Libertarians: Conservative libertarians have long been part of the conservative mainstream in their embrace of free market solutions and processes and in their opposition to government involvement in social and economic matters. Conservative libertarians share concerns about government infringement on individual civil liberties with progressive civil libertarians. Libertarians also share concerns about U.S. interventionism and foreign aid with paleoconservatives.
National Security Militarists: Closely connected to what President Eisenhower termed the “U.S. military industrial complex,” national security militarists are among the chief proponents of major increases in the U.S. military budget and transformations in military capacity, arguing that the U.S. must maintain military superiority. Closely allied with the most militant anticommunist sectors of the right, the militarists have in recent years rallied around a grand strategy of U.S. global supremacy built on the foundation of unchallenged military power in order to maintain “the American peace” throughout this century.
Neoconservatives: Neoconservatives constitute an intellectual current that emerged from the cold war liberalism of the Democratic Party. Unlike other elements of the conservative mainstream, neoconservatives have historical social roots in liberal and leftist politics. Disillusioned first with socialism and communism and later with new Democrats (like George McGovern) who came to dominate the Democratic Party in the 1970s, neoconservatives played a key role in boosting the New Right into political dominance in the 1980s. For the most part, neoconservatives are not politicians but rather political analysts, activist ideologues, and scholars who have played a central role in forging the agendas of numerous right-wing think tanks, front groups, and foundations. Neoconservatives have a profound belief in America’s moral superiority, which facilitates alliances with the Christian Right and other social conservatives. But unlike either core traditionalists of American conservatism or those with isolationist tendencies, neoconservatives are committed internationalists. As they did in the 1970s, the neoconservatives were instrumental in the late 1990s in helping to fuse diverse elements of the right into a unified force based on a new agenda of U.S. supremacy.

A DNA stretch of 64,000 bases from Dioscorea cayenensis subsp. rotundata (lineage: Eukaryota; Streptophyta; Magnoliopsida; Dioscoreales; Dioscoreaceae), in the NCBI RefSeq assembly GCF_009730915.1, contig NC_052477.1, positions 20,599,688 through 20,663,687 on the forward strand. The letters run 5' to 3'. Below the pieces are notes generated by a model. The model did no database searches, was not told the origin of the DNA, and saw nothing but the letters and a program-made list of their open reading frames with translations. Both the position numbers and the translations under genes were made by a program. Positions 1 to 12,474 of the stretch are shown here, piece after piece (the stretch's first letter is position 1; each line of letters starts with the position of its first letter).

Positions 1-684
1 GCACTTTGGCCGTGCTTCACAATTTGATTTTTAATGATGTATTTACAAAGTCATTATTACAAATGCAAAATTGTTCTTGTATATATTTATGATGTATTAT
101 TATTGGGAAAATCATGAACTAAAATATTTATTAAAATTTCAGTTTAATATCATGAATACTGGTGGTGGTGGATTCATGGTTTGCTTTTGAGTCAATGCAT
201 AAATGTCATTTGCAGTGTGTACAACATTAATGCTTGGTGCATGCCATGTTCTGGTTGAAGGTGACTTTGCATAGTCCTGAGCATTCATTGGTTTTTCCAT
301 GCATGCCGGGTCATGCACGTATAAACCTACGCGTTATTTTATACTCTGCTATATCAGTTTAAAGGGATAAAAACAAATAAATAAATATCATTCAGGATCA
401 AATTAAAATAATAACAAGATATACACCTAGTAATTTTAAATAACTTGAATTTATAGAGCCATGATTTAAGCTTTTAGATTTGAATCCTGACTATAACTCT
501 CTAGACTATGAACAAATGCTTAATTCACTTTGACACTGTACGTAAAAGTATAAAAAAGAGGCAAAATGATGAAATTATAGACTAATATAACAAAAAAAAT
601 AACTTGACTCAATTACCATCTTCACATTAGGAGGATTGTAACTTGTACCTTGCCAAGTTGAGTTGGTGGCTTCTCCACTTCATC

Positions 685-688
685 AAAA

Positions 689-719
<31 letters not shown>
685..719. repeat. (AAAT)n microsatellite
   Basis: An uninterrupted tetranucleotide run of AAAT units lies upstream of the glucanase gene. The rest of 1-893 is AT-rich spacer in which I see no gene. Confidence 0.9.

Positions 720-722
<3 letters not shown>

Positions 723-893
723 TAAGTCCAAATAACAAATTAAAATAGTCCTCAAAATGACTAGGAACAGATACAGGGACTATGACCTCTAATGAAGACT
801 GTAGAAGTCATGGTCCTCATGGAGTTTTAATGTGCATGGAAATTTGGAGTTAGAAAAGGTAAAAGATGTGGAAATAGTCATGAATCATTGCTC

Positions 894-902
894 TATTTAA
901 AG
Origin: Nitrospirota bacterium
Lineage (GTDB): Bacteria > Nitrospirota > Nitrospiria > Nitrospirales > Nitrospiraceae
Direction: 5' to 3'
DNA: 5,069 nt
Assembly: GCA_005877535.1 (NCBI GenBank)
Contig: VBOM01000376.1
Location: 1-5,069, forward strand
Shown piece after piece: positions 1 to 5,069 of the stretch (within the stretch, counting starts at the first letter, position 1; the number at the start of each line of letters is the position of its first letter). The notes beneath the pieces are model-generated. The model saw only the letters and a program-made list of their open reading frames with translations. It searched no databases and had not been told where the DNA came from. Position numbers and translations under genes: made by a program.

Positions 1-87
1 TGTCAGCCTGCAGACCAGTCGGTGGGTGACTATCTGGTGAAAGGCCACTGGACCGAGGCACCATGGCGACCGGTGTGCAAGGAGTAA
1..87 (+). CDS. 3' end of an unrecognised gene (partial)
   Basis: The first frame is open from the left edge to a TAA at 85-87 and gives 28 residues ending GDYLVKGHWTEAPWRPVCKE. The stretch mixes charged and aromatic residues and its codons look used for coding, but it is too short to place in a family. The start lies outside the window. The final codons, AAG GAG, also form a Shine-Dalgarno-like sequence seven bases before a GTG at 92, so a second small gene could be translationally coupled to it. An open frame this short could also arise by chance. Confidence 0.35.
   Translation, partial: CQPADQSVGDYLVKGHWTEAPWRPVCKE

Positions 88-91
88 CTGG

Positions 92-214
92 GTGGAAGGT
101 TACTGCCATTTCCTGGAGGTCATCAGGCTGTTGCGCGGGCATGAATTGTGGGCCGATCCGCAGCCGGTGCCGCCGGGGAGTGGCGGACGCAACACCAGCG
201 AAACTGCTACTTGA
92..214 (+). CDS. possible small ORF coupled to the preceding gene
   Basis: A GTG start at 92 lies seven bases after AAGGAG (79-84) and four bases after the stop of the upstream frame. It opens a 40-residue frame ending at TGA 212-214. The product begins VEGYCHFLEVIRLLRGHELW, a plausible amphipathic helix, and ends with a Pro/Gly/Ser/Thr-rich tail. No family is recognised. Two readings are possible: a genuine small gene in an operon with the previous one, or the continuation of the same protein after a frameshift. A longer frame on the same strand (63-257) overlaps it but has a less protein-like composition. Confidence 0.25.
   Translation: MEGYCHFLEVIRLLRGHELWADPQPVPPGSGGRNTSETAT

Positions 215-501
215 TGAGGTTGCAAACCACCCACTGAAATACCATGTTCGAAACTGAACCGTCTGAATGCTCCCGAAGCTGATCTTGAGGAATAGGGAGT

New Right: In the 1970s this manifestation of American conservativism represented a revival of the coalition of libertarians, traditionalists, and anticommunists that gave Barry Goldwater the Republican nomination in 1964. This fusionist movement, however, differed in that it included a politicized evangelical sector (the Christian Right), Democrats disaffected with the liberal platform of the new Democratic Party, and the strong intellectual influence, particularly in foreign policy issues, of the neoconservatives.